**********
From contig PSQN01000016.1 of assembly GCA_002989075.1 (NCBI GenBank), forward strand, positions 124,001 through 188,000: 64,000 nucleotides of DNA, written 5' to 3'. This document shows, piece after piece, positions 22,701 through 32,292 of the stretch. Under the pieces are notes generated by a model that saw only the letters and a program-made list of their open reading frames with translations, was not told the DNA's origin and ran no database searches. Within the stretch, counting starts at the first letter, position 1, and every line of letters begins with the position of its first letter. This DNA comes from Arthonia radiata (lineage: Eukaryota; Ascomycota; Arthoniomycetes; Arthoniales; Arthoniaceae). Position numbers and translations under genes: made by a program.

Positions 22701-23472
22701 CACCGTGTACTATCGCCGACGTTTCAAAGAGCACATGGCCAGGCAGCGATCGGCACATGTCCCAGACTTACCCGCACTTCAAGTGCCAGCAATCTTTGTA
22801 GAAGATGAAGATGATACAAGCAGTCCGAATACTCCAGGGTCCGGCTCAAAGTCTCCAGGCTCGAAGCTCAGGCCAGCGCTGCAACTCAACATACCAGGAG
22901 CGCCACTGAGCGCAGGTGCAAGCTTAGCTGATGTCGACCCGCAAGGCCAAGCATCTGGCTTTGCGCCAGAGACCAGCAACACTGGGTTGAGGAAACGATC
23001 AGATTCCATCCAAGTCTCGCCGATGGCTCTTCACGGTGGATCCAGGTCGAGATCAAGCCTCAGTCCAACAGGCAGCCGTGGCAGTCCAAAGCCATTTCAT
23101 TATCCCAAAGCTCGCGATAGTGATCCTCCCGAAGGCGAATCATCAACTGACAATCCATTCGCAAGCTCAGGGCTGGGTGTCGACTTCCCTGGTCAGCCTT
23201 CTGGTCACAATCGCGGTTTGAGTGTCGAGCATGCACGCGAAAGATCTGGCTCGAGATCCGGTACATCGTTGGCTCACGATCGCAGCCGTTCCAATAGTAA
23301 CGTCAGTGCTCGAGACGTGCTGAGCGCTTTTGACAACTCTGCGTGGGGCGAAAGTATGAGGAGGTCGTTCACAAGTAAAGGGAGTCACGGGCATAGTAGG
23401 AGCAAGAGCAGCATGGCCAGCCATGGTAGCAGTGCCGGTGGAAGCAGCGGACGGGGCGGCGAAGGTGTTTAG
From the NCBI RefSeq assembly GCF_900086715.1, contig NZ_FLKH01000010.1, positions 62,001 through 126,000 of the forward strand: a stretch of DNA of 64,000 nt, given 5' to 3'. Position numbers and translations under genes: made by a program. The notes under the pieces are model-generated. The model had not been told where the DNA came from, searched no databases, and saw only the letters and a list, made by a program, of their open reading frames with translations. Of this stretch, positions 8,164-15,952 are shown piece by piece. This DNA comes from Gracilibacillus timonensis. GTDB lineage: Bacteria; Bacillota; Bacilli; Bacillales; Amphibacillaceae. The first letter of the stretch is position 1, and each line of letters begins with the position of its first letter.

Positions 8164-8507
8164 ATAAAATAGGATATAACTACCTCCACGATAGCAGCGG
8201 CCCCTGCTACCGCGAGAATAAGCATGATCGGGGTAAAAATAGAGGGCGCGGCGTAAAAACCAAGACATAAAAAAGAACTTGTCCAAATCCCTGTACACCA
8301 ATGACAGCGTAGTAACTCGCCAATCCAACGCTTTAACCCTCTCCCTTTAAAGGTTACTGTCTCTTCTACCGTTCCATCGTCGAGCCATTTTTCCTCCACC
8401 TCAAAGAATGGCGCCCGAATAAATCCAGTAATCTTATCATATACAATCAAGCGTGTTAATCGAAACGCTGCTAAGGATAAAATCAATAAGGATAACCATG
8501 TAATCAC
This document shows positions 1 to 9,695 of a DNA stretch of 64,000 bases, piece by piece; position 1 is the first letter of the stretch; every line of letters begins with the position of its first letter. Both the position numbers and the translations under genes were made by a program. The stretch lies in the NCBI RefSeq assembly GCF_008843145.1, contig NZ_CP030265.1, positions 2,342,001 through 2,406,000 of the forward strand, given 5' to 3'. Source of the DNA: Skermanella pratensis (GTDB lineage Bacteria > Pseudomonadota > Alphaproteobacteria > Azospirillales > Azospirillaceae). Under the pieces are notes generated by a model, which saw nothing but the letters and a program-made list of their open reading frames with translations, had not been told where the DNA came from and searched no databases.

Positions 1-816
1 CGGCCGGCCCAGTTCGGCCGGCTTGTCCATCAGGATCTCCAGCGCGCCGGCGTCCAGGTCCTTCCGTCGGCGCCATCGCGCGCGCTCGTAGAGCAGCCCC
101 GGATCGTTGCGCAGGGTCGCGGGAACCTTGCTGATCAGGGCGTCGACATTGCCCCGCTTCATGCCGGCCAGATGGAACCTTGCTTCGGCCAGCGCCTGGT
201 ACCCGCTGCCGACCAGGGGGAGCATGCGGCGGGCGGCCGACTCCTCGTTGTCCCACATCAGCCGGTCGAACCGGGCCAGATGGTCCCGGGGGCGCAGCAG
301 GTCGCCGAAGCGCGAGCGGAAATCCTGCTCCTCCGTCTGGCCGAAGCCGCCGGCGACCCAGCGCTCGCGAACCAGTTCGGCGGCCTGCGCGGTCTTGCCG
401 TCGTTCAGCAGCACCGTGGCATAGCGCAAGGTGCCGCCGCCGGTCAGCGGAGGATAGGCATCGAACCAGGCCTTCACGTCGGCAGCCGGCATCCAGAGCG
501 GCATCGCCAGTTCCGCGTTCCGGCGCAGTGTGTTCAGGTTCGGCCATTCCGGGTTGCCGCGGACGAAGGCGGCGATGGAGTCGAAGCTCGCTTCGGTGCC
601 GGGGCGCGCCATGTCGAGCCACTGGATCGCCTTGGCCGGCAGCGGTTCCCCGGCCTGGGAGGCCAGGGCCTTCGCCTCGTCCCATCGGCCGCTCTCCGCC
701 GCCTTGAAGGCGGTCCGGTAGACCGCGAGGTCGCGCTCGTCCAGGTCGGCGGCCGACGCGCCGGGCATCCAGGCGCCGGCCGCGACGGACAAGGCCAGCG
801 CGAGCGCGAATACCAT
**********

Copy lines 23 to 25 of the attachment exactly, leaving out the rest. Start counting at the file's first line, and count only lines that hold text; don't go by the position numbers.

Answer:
301 GTCGCCGAAGCGCGAGCGGAAATCCTGCTCCTCCGTCTGGCCGAAGCCGCCGGCGACCCAGCGCTCGCGAACCAGTTCGGCGGCCTGCGCGGTCTTGCCG
401 TCGTTCAGCAGCACCGTGGCATAGCGCAAGGTGCCGCCGCCGGTCAGCGGAGGATAGGCATCGAACCAGGCCTTCACGTCGGCAGCCGGCATCCAGAGCG
501 GCATCGCCAGTTCCGCGTTCCGGCGCAGTGTGTTCAGGTTCGGCCATTCCGGGTTGCCGCGGACGAAGGCGGCGATGGAGTCGAAGCTCGCTTCGGTGCC